Low-cost carrier Easyjet has prototyped "Sneakairs," a pair of shoes that have small vibrating motors and Bluetooth links; they work in concert with your mobile phone's mapping app, buzzing left or right when it's time to turn, and twice if you've gone the wrong way.
It's a variation on the North Paw, an open source hardware anklet that rings your ankle with eight cellphone motors; the northmost motor buzzes softly and continuously, giving you the subliminal ability to intuitively know which direction is north at all times. People who've worn them report that they become eerily competent at navigating when they're strapped in; then, hopelessly lost when they remove them.
I used these gadgets as the McGuffin of Lawful Interception, my third Little Brother story — there's real potential for them in lots of applications. For example, you could give them to your kids to help them follow you from a street or two behind you (or a whole group could wear them to allow them to reform when they get separated).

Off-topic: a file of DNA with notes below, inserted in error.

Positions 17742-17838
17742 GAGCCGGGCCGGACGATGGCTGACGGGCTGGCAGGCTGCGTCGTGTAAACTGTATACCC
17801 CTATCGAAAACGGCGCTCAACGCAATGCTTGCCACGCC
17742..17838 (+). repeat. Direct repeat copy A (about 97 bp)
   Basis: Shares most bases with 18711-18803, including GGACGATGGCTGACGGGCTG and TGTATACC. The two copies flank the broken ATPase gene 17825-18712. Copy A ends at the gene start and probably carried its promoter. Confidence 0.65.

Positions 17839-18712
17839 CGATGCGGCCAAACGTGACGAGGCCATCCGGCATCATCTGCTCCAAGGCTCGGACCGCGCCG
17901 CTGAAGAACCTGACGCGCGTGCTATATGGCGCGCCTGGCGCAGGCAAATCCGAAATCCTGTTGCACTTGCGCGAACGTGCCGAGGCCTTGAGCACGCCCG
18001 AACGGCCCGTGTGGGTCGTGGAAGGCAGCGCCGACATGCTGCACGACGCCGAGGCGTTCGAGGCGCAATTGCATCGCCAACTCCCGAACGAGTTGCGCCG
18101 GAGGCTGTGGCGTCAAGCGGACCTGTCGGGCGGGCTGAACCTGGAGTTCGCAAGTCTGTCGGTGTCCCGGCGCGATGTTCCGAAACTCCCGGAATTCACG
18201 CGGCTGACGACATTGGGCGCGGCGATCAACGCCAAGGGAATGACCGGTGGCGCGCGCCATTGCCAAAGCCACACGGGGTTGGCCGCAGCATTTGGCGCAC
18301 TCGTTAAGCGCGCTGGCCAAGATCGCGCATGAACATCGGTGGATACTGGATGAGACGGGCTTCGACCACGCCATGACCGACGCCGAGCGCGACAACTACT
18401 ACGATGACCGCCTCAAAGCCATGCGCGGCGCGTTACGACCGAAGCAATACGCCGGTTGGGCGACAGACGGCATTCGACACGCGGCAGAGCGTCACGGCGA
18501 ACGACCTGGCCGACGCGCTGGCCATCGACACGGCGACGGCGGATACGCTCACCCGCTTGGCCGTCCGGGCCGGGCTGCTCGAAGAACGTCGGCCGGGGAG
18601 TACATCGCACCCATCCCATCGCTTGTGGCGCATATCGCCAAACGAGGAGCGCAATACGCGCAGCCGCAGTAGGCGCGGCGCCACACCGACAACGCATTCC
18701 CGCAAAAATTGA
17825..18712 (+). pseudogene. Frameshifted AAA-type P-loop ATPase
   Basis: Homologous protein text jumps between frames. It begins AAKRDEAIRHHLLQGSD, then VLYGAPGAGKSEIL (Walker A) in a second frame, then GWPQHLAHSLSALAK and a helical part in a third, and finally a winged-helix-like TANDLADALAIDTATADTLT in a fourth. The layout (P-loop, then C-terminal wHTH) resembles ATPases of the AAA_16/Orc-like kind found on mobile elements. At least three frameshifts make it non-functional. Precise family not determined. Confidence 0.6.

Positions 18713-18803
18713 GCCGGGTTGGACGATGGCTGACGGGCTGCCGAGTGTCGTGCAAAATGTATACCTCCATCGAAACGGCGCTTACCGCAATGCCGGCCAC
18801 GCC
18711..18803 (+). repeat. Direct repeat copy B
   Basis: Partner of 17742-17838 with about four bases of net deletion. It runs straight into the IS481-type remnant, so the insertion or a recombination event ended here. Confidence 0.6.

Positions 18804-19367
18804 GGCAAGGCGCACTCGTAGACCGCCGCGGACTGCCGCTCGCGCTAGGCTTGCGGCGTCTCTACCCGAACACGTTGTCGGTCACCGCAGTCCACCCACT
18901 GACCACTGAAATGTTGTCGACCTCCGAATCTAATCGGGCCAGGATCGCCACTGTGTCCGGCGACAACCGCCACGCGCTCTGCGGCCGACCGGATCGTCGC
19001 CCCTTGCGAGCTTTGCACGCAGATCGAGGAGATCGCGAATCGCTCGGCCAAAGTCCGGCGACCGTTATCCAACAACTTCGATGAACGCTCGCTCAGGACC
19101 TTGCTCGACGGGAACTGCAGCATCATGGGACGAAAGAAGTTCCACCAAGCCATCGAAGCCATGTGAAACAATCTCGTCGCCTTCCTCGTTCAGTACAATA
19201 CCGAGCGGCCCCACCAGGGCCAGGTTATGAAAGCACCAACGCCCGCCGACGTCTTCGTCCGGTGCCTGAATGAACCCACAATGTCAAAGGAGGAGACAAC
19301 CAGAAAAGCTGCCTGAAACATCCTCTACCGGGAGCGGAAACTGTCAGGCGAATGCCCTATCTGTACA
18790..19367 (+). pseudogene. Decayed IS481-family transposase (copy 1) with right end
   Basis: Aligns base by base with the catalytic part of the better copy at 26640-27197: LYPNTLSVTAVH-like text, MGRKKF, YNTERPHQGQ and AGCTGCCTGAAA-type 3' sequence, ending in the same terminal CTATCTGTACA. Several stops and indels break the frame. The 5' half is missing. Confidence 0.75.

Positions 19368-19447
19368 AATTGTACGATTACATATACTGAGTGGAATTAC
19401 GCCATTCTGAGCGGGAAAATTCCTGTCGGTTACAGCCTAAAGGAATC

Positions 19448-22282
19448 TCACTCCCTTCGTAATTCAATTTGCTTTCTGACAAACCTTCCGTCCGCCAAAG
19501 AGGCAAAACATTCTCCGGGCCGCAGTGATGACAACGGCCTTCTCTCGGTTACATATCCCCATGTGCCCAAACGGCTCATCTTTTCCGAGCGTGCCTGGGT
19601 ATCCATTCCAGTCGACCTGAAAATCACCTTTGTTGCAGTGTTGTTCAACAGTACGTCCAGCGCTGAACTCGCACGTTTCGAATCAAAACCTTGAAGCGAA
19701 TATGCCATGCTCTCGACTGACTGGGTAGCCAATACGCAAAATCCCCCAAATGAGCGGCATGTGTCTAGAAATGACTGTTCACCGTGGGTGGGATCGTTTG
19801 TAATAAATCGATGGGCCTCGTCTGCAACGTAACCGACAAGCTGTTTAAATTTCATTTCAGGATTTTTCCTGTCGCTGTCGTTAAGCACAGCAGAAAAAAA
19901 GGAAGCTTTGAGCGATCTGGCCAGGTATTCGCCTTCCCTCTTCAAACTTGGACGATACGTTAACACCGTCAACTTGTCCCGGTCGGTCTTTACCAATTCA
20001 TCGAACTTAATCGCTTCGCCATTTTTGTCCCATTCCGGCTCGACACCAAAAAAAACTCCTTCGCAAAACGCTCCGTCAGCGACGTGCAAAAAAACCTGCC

The Sneakair is being prototyped in Barcelona, for the tourist trade.
AS I STROLL the narrow alleys of Barcelona, I can't help but keep my eyes up, marveling at the beauty surrounding me. I've never seen this neighborhood before, yet without so much as a glimpse at a map, I know exactly where to go and how to get there. The smart shoes on my feet know where I am headed, and vibrate when I must turn left or right. It is liberating. No more consulting a guidebook or my phone, no more asking strangers for directions. I simply enjoy the city…
…Sneakairs direct you to your destination by triggering different vibrations that indicate when you should turn. It couldn't be more intuitive: your left foot buzzes when you ought to go left, your right foot buzzes when you ought to go right. Both shoes buzz twice in succession if you've lost you're way, and three buzzes tell you that you've reached your destination.
Sneakairs [Easyjet/Barcelona Street Project]
These Vibrating Shoes Guide Your Steps as You Play Tourist [Maurizio Pesce/Wired]